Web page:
I have whined about this in the past, but apparently my wisdom has gone unheeded.
And it isn't just me. Ken Magill, writing in the latest issue of Direct magazine, hilariously details his experience with "one of the most ignorant e-mail campaigns in the short history of the medium":
- It came in the form of spam from Bing energy drinks, pitching delivery service to offices in Denver.
It's bad enough that the receiving e-mail address is not used for commercial purposes — so the address was clearly harvested — and that Direct's offices are in New York.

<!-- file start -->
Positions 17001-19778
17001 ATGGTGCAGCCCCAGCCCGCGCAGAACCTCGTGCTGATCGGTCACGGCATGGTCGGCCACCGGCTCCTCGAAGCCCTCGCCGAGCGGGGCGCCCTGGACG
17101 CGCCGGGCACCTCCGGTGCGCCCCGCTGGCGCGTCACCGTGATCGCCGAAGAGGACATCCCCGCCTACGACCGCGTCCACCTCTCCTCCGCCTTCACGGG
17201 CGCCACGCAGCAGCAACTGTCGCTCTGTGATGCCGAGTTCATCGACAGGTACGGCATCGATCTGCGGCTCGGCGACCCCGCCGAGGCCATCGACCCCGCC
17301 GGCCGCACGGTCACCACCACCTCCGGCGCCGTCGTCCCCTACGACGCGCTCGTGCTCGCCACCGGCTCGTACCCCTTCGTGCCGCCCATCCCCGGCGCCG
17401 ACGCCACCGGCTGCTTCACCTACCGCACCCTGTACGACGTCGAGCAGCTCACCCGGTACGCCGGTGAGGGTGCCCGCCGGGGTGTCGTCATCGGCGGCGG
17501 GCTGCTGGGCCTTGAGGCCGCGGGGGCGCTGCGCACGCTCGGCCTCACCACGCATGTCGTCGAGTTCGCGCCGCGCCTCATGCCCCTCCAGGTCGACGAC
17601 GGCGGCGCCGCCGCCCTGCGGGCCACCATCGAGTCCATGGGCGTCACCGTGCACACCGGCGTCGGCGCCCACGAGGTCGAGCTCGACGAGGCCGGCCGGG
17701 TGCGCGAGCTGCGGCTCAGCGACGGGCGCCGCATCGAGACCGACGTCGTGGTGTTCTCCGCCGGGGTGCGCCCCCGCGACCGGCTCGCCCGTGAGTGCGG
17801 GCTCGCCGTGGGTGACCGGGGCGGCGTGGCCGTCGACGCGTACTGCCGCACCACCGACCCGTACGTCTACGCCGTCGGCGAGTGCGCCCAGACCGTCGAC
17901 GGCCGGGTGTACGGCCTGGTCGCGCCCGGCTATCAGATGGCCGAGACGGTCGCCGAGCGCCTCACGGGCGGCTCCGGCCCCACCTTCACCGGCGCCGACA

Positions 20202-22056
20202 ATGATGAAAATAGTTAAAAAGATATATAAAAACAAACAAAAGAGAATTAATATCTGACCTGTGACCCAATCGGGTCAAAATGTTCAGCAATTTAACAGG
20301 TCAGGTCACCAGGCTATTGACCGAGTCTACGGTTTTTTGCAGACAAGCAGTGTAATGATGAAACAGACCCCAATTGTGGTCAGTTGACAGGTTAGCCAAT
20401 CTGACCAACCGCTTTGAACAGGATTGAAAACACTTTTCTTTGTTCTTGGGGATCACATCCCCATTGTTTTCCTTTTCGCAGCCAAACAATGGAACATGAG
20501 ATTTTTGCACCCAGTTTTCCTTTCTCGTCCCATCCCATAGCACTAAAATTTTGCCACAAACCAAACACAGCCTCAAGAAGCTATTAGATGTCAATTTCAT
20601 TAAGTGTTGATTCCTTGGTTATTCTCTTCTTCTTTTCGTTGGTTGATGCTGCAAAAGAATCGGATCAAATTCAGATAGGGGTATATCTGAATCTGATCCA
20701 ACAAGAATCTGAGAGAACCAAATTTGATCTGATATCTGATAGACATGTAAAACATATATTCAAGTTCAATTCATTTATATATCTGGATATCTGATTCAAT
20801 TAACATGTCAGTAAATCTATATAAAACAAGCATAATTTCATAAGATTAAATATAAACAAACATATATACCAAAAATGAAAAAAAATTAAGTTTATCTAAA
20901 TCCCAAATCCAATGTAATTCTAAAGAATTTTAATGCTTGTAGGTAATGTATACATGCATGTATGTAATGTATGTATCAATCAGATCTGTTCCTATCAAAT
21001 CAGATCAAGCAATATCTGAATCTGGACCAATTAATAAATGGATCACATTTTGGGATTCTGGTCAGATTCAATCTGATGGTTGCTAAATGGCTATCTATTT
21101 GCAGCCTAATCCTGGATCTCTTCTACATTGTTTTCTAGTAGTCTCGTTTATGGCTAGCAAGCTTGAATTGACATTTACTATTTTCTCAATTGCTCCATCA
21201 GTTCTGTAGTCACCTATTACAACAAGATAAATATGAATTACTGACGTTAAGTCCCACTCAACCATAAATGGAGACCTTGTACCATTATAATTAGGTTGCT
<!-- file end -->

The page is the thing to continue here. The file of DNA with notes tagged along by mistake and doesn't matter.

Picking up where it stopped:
Clicking on the unsubscribe button spawned a pop-up window that had audio.
A friggin' surprise talking pop-up window in my cubicle.
"Hey, this is Jeremy from the Dom and Jane morning show and I want to tell you about a product I've been using for a little while," said my computer out of the blue. "It's called Bing. It's a brand-new energy drink that's out there, and it's made from black bing cherries, hence the name."
- Message to marketers: Just because you can do something doesn't mean you should. If you want to make a sales pitch on my computer, especially the one at work, please shut up unless I indicate it's cool for you to talk.
I would extend that advice to webmasters as well.